However his most important achievement was the founding of the first hospital in the world specifically for women.

In those pre-NHS days, hospitals were funded by subscription, but this proved to be an unpopular cause, partly because of its original name, the Hospital for Diseases of Women, which meant only one thing to the prudish Victorians: venereal disease.

It took five years and a lot of hard work for Protheroe Smith and a committee of pioneering doctors to gain proper support and funding, but the hospital finally opened in 1843 in Red Lion Square in London, transferring soon afterwards to larger premises in Soho Square, and renamed the Hospital for Women. By 1849 it had 5,000 outpatients, with 20 beds.Once opened, interest was shown by other cities in England and the USA, and general hospitals soon had gynaecological wards where females could be treated with more privacy and dignity, and medical expertise developed for women’s diseases. Before this doctors were generally ignorant of female complaints, and simply turned women away

A later report stated: “The foundation of this, the first hospital devoted entirely to diseases peculiar to women, is a great milestone in British medicine and gynaecology and has hardly received the recognition it deserves’.

He retired from his official post at the hospital in 1885 and died in 1889, aged 80. A memorial plaque celebrating his life and work can be found on the south wall in St. Mary’s Church.

Possibly Protheroe Smith has done more for humanity than any other Bidefordian, and his story should be better known.

Chris Trigger.

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One hundred years ago – March 1918.

It is reported in the 5th March edition that HMHS ‘Glenart Castle’, a hospital ship, was torpedoed some miles offshore between Hartland Point and Lundy on 26th February. The ship sank in several minutes and only a few of the 182 on board were saved. This action took place in an area speciality designated as a free zone and not liable to attack. (A memorial stone is on the cliff path at Hartland)

Property for Sale: Hole, Seldon & Ward offer Nos. 11, 12, & 13 Milton Place Bideford, and 1 & 2 Torridge Street, Bideford East. Also stables premises at Westward Ho! totalling ½ acre (which later became Twose Garage, now also demolished and rebuilt as Nelson Court).

Bideford Food Control. Mr R S Chope reported that requisitioned stocks are now in hand of margarine and will be available on 25rd March for general distribution. All retailers have been trained to administer the coupon rationing system except one retailer who was selling his stock without a certificate of approval. Application from dairymen to sell margarine from their carts to meet the demands of ration cards were approved. In last month’s article we reported that meat was becoming very scarce. Early this month a considerable quantity of venison was made available by Mrs Clemison and distributed at markets across our region priced at 8d per pound. It is also reported that store cattle, sheep, store hogs, bullocks, cows and calves were all in good supply and fetching reasonable prices.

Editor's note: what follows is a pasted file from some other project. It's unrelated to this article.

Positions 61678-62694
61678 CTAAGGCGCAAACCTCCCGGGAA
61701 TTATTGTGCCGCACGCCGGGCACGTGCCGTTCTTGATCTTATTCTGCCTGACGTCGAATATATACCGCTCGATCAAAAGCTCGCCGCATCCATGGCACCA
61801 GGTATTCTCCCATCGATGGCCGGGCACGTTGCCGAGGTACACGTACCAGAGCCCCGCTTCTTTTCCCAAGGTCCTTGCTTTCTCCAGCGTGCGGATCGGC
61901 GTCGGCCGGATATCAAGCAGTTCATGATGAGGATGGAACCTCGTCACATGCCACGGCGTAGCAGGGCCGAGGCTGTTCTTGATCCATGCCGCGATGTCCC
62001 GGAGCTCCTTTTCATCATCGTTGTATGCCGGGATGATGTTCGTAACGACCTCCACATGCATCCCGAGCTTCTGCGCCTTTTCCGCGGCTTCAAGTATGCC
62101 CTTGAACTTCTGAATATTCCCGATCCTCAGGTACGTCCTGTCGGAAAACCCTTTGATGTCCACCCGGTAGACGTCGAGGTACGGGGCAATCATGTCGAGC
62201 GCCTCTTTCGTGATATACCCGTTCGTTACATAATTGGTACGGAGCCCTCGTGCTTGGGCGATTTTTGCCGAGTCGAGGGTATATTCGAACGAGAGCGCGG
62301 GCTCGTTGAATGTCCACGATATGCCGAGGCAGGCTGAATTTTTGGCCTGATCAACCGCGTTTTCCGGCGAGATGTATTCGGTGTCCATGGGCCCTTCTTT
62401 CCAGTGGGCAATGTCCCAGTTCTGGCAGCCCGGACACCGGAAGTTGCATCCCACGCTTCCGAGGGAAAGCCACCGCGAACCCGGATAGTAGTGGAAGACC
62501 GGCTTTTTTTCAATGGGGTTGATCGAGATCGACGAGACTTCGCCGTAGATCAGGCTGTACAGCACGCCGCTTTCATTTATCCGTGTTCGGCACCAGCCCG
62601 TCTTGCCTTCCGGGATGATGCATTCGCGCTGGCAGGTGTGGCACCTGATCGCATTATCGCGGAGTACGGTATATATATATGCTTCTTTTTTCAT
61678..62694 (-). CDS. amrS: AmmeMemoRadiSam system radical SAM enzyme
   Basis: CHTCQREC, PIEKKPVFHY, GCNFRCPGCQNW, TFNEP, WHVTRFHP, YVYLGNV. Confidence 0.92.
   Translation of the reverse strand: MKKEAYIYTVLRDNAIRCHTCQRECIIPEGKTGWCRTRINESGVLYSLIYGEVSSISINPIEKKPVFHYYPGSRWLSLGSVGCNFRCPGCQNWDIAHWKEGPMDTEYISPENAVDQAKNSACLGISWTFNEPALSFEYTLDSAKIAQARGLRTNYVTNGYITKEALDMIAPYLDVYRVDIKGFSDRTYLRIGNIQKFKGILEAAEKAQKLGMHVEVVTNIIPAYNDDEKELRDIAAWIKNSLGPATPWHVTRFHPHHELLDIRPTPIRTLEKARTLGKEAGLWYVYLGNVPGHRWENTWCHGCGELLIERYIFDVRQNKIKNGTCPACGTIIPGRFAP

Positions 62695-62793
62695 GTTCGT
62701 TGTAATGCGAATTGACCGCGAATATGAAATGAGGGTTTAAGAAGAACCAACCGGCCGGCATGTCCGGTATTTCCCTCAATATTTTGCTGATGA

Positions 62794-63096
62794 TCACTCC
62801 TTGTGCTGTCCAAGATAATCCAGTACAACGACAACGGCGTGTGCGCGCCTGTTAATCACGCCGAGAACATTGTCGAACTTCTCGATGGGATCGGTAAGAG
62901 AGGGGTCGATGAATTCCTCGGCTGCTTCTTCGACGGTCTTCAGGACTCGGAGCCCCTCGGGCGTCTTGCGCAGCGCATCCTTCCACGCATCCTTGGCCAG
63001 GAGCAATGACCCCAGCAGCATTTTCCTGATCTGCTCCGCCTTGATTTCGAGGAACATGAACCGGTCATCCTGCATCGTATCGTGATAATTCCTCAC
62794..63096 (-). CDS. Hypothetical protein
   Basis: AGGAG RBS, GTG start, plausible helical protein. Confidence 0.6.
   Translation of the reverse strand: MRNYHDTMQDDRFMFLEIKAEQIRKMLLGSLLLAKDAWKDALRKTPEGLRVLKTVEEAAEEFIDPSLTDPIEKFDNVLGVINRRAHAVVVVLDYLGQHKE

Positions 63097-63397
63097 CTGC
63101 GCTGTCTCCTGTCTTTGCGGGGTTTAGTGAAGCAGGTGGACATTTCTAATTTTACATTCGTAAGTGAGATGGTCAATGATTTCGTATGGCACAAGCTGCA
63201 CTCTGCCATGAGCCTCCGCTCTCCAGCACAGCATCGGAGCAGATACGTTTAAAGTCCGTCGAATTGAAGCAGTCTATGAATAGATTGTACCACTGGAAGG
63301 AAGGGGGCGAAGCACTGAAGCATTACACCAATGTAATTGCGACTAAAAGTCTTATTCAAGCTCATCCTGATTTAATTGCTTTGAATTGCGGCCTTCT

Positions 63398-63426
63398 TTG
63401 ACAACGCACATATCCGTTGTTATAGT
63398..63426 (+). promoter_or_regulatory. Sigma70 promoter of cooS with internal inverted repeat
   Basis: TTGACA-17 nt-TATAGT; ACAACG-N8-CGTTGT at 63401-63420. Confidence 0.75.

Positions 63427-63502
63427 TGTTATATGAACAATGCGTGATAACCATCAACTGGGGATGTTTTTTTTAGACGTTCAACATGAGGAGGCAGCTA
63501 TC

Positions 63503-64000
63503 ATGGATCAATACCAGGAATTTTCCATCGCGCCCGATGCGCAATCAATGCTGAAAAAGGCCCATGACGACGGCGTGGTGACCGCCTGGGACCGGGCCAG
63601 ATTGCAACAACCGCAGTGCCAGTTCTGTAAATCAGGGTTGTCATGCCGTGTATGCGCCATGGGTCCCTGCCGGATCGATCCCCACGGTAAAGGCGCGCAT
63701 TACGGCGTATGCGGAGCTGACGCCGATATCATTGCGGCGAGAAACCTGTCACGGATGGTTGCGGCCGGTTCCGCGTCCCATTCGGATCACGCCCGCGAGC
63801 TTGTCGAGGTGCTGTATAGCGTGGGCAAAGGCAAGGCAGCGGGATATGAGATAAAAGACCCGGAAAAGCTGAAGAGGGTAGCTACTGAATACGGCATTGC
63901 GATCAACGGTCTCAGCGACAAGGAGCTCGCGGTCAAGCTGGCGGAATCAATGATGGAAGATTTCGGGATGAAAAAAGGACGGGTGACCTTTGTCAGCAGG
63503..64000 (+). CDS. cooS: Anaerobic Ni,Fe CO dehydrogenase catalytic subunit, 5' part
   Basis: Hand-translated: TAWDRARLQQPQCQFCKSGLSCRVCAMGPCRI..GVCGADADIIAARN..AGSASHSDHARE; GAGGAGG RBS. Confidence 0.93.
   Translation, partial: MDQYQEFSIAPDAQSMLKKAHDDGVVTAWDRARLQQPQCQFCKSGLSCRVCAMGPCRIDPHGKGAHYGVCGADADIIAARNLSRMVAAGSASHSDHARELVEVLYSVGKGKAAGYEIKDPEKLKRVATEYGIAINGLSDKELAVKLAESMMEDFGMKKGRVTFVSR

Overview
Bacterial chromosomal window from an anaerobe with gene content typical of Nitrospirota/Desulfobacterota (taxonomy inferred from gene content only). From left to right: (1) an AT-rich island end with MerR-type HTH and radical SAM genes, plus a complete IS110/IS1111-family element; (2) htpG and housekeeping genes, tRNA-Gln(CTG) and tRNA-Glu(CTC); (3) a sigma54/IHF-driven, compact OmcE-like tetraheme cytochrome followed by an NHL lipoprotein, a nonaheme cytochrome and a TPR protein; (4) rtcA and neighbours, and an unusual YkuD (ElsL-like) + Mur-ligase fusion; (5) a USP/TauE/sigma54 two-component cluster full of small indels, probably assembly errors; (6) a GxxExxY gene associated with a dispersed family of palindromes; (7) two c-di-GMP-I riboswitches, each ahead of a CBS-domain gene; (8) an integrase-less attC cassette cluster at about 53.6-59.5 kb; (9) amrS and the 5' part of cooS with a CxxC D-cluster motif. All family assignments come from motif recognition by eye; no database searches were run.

Bideford Council have applied for another field in the Hartland Road area, currently owned by Sir George Kekewith, to be purchased and converted to allotments. The owner is prepared to sell but the tenant objects War Agricultural powers will be invoked to compulsorily purchase the land. Since the outbreak of war the council have provided 150 allotments totalling 20 acres around the town.

Silent Knight – Minerva 6 person tourer. 4 speeds and reverse. Cape cart extension hood with side curtains. Beatsonon double folding windscreen. Upholstered in brown leather and well stuffed.

An Adler 12hp touring car – seats 5 people. Body by Morgan of London; painted dark blue. Owned by a doctor.

These and many more items of local interest are available to read at the Bideford Community Archive at the Council Offices, Windmill Lane, Northam. Tel: 01237 471714. Open Monday, Tuesday and Wednesday mornings or visit our website www.bidefordarchive.org.uk.

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Felicity’s traditional fish cookery; March.

Charles Kingsley wrote the ‘Water Babies’ in Victorian times. In the story Tom, the chimney sweep’s boy, meets the gentleman salmon and the nosey drift of trout when he jumps in the river to become clean and safe! He plays with the mackerel and herring whom he meets at the mouth of the river where it joins the sea.

Here is an interesting recipe for smoked mackerel fishcakes -quick and easy. You could make 4 large ones for a satisfying supper, even served in a burger!

Smoked Mackerel, Chilli and Lemon fishcakes (for 8 fishcakes, or 4 burgers).

Ingredients.

500g potatoes.

Flat-leaf parsley.

Lemon juice.

Chilli flakes.

300g smoked mackerel fillets.

1 tbsp. flour (and some for dusting).

2 tblsp. Oil.

Method.

1. Peel, dice and boil the potatoes for 15 mins.

2.Chop the parsley.

3.Drain and mash the potatoes with the parsley, chilli flakes and lemon juice.